Sunday, July 14, 2024
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VPP’s strategic move

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Editor,
VPP is basically a state party with an aspiration to win power in Meghalaya in the next election. It also aims to gain control of the ADCs in the state. Hence, it has its own political agenda that is also right in a democracy. It’s decision to abstain from the Speaker’s election was a wise decision as it was a foregone conclusion that Om Birla was sure to win the election due to the numerical strength of NDA. The INDI Alliance also did not press for division of votes after it was decided on voice vote. VPP taking sides at the national politics at this juncture is not at all needed. Voters in Shillong were dissatisfied with the earlier representation, and conveyed a decisive voice through the new political force VPP. The party also has to establish its hold over the entire Meghalaya, particularly in Garo Hills. The party has its own challenges at the state level with the renewed political forces in the state. VPP has to consolidate its hold in Meghalaya, which is a primary concern, rather than aligning with any fluid political combination at the national level. The leaders of VPP are very strategic with a long-term vision. They are here for the longer race in politics and do not subscribe to political gimmicks and tactics. Hence, the decision of abstaining from Speaker’s election was a wise decision. It is also expected with the politically astute and mature leadership of the VPP that it will take its steps in a very calculated manner for the development of Meghalaya. People have lots of expectations from this new political party.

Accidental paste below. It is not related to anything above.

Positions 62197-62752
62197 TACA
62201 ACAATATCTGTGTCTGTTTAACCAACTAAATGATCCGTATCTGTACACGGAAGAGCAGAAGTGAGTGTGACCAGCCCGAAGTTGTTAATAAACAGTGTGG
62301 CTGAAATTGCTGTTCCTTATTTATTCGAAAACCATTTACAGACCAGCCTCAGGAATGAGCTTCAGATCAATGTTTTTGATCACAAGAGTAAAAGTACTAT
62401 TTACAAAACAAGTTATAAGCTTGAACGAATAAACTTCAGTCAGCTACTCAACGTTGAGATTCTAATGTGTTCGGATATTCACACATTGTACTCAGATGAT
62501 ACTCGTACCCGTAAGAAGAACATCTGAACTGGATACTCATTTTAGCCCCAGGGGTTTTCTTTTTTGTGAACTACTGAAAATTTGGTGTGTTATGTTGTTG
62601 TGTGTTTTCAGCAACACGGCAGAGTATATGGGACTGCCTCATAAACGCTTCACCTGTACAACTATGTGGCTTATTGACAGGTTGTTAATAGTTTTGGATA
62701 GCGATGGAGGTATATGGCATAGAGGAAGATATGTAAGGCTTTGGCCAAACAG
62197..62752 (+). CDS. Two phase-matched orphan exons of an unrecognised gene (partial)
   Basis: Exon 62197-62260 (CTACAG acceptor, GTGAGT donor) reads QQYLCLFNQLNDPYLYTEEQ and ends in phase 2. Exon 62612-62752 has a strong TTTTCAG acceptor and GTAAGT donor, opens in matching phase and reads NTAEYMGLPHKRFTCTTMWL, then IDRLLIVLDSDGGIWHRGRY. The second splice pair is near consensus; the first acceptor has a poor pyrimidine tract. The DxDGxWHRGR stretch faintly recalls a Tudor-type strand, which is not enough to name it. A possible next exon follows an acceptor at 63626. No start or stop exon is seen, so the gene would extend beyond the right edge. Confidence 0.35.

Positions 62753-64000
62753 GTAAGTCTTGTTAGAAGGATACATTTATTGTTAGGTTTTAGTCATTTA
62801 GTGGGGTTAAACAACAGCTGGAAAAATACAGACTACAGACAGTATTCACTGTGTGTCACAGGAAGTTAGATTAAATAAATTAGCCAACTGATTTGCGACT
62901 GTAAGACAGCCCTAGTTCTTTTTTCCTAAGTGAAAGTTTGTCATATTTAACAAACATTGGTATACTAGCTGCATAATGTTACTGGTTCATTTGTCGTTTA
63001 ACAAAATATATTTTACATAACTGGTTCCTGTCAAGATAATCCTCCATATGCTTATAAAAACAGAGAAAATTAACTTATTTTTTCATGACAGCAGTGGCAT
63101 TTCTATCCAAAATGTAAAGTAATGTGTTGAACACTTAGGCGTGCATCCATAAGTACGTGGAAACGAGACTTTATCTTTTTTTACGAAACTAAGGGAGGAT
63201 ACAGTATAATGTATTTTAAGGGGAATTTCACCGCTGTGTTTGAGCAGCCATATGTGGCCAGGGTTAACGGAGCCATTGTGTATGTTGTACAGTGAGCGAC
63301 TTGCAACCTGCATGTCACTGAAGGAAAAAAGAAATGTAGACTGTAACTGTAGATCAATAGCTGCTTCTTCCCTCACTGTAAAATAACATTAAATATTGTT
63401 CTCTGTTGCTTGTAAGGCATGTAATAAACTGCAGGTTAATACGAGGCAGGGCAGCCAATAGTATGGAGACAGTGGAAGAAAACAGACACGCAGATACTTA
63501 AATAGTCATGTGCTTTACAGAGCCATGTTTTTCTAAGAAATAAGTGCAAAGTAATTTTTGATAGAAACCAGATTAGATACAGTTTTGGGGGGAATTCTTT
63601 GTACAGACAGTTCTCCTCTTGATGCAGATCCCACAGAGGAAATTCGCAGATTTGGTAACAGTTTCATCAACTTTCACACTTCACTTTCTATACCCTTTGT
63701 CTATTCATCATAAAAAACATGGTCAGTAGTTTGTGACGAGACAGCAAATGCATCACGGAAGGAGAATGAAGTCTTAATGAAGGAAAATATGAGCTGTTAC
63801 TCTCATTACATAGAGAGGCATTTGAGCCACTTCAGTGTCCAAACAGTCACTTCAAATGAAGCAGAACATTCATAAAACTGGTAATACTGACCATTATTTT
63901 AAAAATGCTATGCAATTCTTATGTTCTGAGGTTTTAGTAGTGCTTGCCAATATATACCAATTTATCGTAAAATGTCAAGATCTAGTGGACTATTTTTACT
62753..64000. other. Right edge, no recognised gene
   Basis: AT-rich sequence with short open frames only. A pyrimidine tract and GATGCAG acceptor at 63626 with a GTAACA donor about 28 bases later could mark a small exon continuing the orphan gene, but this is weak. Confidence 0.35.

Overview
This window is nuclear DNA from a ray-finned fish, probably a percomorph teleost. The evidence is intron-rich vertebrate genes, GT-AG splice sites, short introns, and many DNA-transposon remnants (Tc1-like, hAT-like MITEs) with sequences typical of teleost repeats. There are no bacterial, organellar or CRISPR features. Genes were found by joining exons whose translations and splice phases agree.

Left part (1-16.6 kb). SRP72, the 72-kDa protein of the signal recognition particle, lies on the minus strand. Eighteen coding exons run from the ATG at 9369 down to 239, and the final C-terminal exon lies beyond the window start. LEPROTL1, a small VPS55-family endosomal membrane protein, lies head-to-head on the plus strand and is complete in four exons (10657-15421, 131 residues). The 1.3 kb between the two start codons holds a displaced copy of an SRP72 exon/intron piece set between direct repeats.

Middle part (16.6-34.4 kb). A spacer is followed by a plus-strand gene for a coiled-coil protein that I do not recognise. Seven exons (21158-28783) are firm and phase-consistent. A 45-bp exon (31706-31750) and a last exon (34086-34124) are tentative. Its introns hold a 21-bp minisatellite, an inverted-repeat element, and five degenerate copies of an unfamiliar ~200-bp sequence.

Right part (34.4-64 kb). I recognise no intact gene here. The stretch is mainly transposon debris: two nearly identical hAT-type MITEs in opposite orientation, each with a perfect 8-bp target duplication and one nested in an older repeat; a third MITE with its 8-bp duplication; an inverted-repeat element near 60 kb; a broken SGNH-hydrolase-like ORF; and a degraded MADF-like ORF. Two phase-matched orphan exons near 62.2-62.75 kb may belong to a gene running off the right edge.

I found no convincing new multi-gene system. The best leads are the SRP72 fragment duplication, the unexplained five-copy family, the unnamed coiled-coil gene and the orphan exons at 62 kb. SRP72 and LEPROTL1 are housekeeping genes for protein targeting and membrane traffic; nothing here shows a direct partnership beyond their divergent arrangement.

Yours etc.,
Prof. Satya Prakash Dash
NEHU,
Shillong

Rising scourge of drug abuse & illicit trade: A call to action

Editor,
In every generation, societies confront unique challenges, and today, one of the most pressing issues gripping our beloved state is the rampant drug abuse intertwined with an alarming increase in thefts of construction materials. This dual menace is not just a law enforcement issue but a societal crisis that demands immediate attention and concerted action.
In Golf Links, the recent apprehension of a thief stealing iron rods from construction sites in the dead of night sheds light on a deeper problem. When interrogated, the thief confessed that his actions were driven by an urgent need for money to feed his drug addiction. His desperate actions at 3:00 AM underscore the pervasive grip of substance abuse on our youth, robbing them of their potential and plunging them into a cycle of crime.
While credit is due to NGOs like HYC, HITO, FKJGP, and Seng Samla Shnong’s etc., for their tireless efforts in combating drug peddlers and aiding in rehabilitation, their work alone cannot stem the tide. We, as a society, must rally behind them with more than just words—action is paramount.
The role of law enforcement and the government is pivotal. While commendable, their current efforts in combating drug abuse can and should be enhanced. The potential of our police department is vast, and with greater dedication and consistency, they have the capability to become exemplary in the country.
However, a glaring aspect of this crisis often overlooked is the complicity of scrap buyers. It is deeply concerning to discover that these buyers in Polo, from Taxi Stand Nongmynsong to NeepCo, knowingly purchase stolen iron rods from desperate youths. These transactions not only perpetuate theft but also fuel the drug trade indirectly. According to Section 411 of the IPC, these buyers could themselves face legal repercussions for dealing in stolen goods, yet their actions continue with impunity.